TV UK, 11 December
Bedsitcom (Channel 4, weeknights at 10.40pm) is supposed to put a twist on the standard reality TV format by bringing in writers to direct half the participants, unknown to the others. If you can bear to put yourself in the head of a TV executive for a moment, you’ll see that it is actually a brilliant idea.
In the event however, the execs have been let down by the ‘writers’, who seem to have been brought in as a job lot from the BBC Comedy-Not-Including-The-Office Department. In any case, they fail to make Bedsitcom any less soul-destroyingly boring than a real reality show. I’m not sure whether this should count as a failing, or some kind of achievement. In fact, Bedsitcom is a bit like an extended version of Beadle’s About, with the actors making fools of the participants and making the audience cringe through their boredom.
At least now I can legitimately use my favourite line: ‘Who writes this crap?’, and even put faces to the names, unless maybe the writers are actors too, but that’s a whole other brilliant idea….
In the case of Frankenstein: Birth of a Monster (BBC1 last Sunday), some of the responsibility has to be taken by Percy Shelley, whose double negatives and banal sentiments were not wholly un-all over the programme. This was one of those hybrid documentaries with a narrator and actors, like Channel 4’s recent Ancient Egyptians thing. Robert Winston provided the cultural context, while Percy bleated about free love and Mary was alternately coquettish and ghoulish.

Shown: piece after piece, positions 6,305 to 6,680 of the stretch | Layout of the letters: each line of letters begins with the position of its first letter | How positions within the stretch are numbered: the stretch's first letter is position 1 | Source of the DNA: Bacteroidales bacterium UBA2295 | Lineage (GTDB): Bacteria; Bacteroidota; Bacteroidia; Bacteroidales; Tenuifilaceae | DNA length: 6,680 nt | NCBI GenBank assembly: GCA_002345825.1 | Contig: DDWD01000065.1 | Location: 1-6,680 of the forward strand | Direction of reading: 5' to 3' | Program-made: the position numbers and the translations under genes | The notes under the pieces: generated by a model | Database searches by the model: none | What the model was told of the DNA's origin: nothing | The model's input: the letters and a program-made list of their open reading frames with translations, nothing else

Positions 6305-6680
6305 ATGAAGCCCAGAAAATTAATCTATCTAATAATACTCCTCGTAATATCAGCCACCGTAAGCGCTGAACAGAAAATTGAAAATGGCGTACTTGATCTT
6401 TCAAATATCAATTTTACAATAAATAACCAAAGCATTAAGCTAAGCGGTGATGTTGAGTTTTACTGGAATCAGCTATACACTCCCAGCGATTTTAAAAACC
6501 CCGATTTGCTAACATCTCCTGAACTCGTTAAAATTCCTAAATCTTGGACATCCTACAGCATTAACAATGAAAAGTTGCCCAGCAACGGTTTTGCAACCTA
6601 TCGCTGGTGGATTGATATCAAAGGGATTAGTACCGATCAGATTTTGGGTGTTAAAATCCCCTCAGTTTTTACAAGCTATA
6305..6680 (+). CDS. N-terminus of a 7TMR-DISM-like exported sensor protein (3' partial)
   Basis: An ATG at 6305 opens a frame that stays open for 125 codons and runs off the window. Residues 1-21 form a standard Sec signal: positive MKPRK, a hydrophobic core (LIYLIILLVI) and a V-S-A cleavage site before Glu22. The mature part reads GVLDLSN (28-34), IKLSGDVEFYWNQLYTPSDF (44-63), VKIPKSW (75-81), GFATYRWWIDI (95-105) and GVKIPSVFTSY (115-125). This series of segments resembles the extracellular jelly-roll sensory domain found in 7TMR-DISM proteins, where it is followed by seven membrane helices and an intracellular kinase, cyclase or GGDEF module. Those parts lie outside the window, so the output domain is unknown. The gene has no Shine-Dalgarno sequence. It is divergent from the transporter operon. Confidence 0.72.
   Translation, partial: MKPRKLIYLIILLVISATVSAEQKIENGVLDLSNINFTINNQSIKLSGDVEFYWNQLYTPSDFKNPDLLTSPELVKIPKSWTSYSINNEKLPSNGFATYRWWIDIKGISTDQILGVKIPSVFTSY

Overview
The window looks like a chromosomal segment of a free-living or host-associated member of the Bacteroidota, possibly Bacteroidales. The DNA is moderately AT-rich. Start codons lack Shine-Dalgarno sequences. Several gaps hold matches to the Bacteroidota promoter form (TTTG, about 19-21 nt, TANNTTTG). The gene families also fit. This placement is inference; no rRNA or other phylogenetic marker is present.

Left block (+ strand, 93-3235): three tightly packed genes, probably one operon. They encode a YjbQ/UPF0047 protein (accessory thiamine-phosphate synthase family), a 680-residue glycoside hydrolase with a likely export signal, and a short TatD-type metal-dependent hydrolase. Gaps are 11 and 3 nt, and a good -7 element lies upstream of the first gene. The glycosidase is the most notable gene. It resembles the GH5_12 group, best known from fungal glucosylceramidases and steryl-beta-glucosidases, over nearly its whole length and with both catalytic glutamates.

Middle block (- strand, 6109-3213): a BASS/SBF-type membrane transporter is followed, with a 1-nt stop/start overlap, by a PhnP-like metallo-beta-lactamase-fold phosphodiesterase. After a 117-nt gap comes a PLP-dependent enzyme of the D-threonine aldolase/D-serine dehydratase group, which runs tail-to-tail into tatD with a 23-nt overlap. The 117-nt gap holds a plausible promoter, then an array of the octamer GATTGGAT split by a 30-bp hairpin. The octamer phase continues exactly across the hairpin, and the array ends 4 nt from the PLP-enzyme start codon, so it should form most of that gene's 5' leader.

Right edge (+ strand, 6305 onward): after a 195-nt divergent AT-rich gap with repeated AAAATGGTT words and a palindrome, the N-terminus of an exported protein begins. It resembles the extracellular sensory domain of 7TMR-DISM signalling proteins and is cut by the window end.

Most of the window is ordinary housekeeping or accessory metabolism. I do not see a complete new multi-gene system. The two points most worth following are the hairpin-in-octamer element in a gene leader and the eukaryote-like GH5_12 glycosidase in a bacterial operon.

Alongside the narrator-actor hybrid, Frankenstein also combined social history with personal biography, using Mary Shelley’s life to reveal something about the influence of science and the position of women in nineteenth-century society. It didn’t work, though – the social history was smothered by dramatic reconstructions, and the dramatic reconstructions were typically naff, especially when they were supposed to be spooky. As for biography, Shelley and Byron came out of it pretty badly, but the monster did well.
The water-cooler programme of the week was undoubtedly The Boy Who Gave Birth to his Twin (Channel 4 on Monday), which also combined science with a personal story. The programme was about a boy in Kazakhstan who turned out to have a half-formed twin growing inside him. In the midst of the scientific explanation, I was somewhat bemused to be presented with a reality TV moment, as a visiting Canadian scientist asked the family about the boy over dinner. The tearful mother was reluctant to discuss it in front of her husband, since she felt responsible for the whole thing, and the programme took a condescending cultural turn.
What most of us were more interested in, of course, was the incredible amount of hair on the twin thing: it was the sort of thing you really would have dismissed as ridiculous in a drama. ‘Who writes this crap?’ On Channel 4 at least, truth is stranger than fiction.
Dolan Cummings is publications editor at the Institute of Ideas, and editor of Culture Wars. He is also the editor of Reality TV: How Real Is Real?, Hodder Murray, 2002 (buy this book from Amazon (UK) or Amazon (USA)).
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